Debutantes by Cora Harrison, published by Macmillan Children's Books on 2nd August 2012
It’s 1923 and London is a whirl of jazz, dancing and parties. Violet, Daisy, Poppy and Rose Derrington are desperate to be part of it, but stuck in an enormous crumbling house in the country, with no money and no fashionable dresses, the excitement seems a lifetime away.
Luckily the girls each have a plan for escaping their humdrum country life: Rose wants to be a novelist, Poppy a jazz musician and Daisy a famous film director. Violet, however, has only one ambition: to become the perfect Debutante, so that she can go to London and catch the eye of Prince George, the most eligible bachelor in the country.
But a house as big and old as Beech Grove Manor hides many secrets, and Daisy is about to uncover one so huge it could ruin all their plans—ruin everything—forever.
The 1920s are hot at the moment and there are plenty of books and films coming out at the moment which are set during this decade. ‘Debutantes’ by Cora Harrison is one of them and follows four sisters, Violet, Daisy, Poppy and Rose, as they try to make their mark on the world away from their closeted lives at Beech Grove Manor..
I have to start by saying that this book has a simply stunning cover! It’s so pretty that it’s sure to catch the eye when it’s on the shelves in bookshops. For those who love their cover art then this is definitely one for you.
Having read ‘Wentworth Hall’ by Abby Grahame quite recently, I found that this book was in a very similar vein, but that’s good because I loved the former! Much of the story is told through the eyes of Daisy who has ambitions to become a film-director. She feels responsible for her other sisters and much of her focus is on ensuring that Violet gets to become a debutante. The girls are in the precarious position of being female and therefore unable to inherit their father’s property. They instead have to try and secure their own futures, through marriage or a career.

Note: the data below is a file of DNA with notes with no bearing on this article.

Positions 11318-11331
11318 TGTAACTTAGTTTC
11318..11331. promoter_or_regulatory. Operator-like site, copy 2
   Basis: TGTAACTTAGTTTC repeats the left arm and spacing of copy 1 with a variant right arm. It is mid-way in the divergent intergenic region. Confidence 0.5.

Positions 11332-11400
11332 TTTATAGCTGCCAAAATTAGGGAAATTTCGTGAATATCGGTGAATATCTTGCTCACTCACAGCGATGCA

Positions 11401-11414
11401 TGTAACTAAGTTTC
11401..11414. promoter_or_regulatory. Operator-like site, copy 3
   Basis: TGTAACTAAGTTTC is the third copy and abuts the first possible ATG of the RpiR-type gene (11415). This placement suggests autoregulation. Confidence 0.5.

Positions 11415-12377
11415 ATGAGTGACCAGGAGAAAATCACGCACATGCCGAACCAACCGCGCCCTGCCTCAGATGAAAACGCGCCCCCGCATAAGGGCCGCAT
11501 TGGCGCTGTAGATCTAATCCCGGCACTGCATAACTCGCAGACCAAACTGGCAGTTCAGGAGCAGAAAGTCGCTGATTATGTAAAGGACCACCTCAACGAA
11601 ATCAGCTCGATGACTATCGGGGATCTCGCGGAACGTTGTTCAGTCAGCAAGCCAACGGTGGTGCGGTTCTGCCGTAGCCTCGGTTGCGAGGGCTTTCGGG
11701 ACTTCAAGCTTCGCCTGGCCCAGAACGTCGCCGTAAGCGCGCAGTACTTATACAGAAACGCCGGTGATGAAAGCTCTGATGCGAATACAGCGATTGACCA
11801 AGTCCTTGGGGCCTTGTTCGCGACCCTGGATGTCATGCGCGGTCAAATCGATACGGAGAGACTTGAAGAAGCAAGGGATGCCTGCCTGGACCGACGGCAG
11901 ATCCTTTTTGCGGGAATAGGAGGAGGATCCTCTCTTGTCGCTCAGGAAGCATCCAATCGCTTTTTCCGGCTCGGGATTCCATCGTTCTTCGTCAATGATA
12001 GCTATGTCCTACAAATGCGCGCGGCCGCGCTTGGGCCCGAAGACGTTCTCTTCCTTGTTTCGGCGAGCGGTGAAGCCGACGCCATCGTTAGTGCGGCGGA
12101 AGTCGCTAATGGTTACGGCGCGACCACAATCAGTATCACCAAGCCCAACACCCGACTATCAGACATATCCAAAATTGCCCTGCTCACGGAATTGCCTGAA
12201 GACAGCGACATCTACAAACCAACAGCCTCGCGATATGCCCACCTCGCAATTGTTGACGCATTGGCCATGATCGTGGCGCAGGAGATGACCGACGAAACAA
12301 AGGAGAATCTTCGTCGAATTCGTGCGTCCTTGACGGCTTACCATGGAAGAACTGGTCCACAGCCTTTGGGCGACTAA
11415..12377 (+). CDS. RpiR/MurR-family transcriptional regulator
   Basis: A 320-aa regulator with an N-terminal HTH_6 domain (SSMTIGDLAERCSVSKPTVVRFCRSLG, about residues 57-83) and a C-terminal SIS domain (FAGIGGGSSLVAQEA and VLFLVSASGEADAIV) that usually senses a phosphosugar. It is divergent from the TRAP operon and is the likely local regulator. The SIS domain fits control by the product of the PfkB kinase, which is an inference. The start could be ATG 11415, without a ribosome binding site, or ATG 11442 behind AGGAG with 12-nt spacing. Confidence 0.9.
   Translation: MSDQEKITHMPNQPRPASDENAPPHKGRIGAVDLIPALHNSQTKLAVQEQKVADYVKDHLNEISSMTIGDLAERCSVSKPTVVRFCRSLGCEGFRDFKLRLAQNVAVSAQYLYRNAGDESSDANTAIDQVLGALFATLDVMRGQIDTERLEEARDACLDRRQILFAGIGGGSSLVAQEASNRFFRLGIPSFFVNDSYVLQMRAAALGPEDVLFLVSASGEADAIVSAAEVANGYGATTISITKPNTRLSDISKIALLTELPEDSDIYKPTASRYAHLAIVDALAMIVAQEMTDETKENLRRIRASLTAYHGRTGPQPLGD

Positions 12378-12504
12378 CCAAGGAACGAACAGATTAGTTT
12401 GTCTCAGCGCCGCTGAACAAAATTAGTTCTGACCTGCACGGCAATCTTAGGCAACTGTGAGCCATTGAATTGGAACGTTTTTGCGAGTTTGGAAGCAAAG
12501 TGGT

A secondary storyline develops during the second-half of the book which focuses on Daisy herself. I found this a little bit too predictable and the twist was never really a big surprise. It’s teased at throughout but it seemed pretty obvious to me as I was reading what was going to happen.
I enjoyed all the description and detail of the period which gave me real insight into the type of lives that the characters led, from the servants to the rich and wealthy of society. The division between the two is quite stringent but there are some instances where the lines become blurred. I felt transported back to this particular era and particularly enjoyed all the wonderful passages about the fashions and dresses of the time.
‘Debutantes’ was a charming read which I really enjoyed. It’s light and summery and the perfect book to make you smile when you turn the final page. It is, I believe, the first in a new series by Cora Harrison so I shall look forward to seeing what the characters get up to next.